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WASHINGTON, DC -- Among congressional priorities included in the 2018 Consolidated Appropriations Act that was signed into law last week, is nearly $4 billion to combat the nation's public health emergency on opioid abuse. It invests billions in treatment, prevention and law enforcement efforts to stem the rapid rise in deadly overdose deaths. In 2016, more than 42,000 Americans lost their lives as a result of a drug overdose.

"The federal response largely reflects the multi-faceted approach that Operation UNITE has successfully utilized over the last 15 years to hold drug dealers responsible, help addicts gain access and support for treatment, and prevent drug use through education in our communities and schools," said Rogers, Co-Founder and Co-Chair of the Congressional Caucus on Prescription Drug Abuse. "Today, like every day, approximately 115 Americans will die of a drug overdose, and we simply must remain vigilent in our efforts to combat the epidemic from every angle. This legislation will ensure that our professionals and community advocates have the resources they need to help save lives and change the course for future generations."

In an effort to raise awareness about America's opioid epidemic, Operation UNITE will help host the 7th annual National Rx Drug Abuse and Heroin Summit next week, April 2-5, 2018 in Atlanta, Georgia. It is now the largest national conference addressing the growing global opioid crisis, drawing federal, state and local leaders, including both public and private sectors, and advocates from around the world.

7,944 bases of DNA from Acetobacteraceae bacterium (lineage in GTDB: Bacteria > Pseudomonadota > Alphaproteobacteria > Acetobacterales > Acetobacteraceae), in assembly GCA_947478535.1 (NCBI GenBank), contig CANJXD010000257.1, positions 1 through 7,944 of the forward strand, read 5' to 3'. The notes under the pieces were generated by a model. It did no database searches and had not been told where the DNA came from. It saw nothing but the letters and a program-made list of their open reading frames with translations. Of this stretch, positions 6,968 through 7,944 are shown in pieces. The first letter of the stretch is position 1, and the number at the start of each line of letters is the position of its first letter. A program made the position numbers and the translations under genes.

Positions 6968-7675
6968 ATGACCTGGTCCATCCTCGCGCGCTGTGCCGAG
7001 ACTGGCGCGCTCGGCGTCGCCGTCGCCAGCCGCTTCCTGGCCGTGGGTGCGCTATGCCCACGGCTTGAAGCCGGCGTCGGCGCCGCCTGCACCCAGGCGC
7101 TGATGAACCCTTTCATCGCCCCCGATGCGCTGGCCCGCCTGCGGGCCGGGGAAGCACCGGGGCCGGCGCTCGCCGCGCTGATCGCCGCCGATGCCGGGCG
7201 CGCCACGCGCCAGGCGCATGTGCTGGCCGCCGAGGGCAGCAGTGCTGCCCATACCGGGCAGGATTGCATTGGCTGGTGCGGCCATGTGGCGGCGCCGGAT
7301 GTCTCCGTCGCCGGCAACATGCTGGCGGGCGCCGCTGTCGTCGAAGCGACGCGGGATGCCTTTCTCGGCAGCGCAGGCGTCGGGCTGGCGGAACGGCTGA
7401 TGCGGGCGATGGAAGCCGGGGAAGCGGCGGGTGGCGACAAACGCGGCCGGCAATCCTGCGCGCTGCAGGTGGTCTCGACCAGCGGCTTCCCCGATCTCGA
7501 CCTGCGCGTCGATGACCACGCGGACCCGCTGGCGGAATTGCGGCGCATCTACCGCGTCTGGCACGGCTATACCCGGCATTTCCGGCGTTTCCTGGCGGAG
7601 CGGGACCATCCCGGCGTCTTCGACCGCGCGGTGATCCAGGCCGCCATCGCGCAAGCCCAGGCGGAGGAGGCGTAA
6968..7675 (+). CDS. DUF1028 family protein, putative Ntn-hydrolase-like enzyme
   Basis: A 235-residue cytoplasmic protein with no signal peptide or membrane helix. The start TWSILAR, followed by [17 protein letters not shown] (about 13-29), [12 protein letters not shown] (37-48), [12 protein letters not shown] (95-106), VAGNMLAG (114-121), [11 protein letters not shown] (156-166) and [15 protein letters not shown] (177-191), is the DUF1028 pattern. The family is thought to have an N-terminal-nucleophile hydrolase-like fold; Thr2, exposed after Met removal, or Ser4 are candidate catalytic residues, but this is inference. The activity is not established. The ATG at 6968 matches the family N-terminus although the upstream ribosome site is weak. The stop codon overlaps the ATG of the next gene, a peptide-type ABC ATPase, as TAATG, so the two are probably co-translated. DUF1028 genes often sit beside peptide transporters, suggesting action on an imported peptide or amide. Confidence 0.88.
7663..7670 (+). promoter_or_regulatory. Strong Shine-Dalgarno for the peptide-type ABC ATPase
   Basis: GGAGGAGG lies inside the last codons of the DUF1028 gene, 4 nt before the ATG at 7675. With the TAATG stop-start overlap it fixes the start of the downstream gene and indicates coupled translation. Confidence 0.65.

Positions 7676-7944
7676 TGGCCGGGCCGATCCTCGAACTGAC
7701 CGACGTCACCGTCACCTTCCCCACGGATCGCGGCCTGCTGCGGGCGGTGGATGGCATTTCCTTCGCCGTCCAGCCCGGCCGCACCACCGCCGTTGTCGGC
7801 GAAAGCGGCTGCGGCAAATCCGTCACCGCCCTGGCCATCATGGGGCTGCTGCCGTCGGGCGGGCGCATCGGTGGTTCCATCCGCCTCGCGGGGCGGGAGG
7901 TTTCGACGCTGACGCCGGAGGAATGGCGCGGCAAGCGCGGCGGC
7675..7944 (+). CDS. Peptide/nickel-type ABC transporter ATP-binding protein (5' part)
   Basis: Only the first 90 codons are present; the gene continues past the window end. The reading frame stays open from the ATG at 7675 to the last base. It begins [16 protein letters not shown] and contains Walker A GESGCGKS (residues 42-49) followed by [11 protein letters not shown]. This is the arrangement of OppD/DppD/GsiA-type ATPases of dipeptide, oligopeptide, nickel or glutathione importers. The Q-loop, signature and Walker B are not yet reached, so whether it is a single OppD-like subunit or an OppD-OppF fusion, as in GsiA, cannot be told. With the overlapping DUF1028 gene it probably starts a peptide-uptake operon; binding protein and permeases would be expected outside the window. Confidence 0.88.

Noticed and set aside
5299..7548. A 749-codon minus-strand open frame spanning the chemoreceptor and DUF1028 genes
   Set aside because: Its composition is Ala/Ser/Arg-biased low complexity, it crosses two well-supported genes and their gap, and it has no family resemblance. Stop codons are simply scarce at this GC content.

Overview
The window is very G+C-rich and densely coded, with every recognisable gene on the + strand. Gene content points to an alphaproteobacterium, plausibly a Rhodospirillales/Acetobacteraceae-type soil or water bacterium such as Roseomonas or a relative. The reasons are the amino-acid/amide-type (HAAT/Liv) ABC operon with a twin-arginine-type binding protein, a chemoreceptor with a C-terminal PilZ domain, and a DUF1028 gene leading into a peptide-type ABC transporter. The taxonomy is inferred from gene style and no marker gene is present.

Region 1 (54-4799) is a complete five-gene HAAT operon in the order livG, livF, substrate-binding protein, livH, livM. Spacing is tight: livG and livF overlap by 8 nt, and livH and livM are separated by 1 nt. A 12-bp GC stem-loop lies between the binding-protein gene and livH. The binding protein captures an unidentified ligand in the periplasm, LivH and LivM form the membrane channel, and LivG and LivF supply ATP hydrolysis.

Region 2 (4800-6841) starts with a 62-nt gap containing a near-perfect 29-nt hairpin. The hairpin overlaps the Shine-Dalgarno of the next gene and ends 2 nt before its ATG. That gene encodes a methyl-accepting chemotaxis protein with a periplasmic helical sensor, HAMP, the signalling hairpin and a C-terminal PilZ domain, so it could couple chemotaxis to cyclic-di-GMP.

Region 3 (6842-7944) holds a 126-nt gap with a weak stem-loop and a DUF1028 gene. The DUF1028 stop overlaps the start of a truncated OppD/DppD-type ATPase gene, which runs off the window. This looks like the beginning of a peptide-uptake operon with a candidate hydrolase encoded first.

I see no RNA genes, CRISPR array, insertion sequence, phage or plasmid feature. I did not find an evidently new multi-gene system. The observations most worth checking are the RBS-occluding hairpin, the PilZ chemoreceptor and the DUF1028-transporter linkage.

Anti-Drug Funding

Together we’ve made progress combatting drug abuse in Southern and Eastern Kentucky and across the Commonwealth, but more must be done to curb ever-increasing drug overdose rates and put people on the path to recovery. Consequently, this bill achieves record funding levels to comprehensively support local, state, regional and federal efforts to combat addiction and drug trafficking, including:

Drug Enforcement and Criminal Justice Activities

The bill includes significant increases in law enforcement, prosecution agencies and grant resources for state and local criminal justice entities.

  • $2.1 billion is included for the Drug Enforcement Administration (DEA), $419.5 million of which is specifically allocated to combat the diversion of prescription drugs. $10 million is provided to support state and local law enforcement efforts to clean up methamphetamine labs, and $8 million is continued for Anti-Meth Task Forces.

  • $542 million is provided for Interagency Crime and Drug Enforcement, and the bill provides $280 million for the High Intensity Drug Trafficking Areas (HIDTA) program to assist federal, state, and local authorities clean up trafficking hot-spots, which will enable the Appalachian HIDTA to continue its work in southern and eastern Kentucky.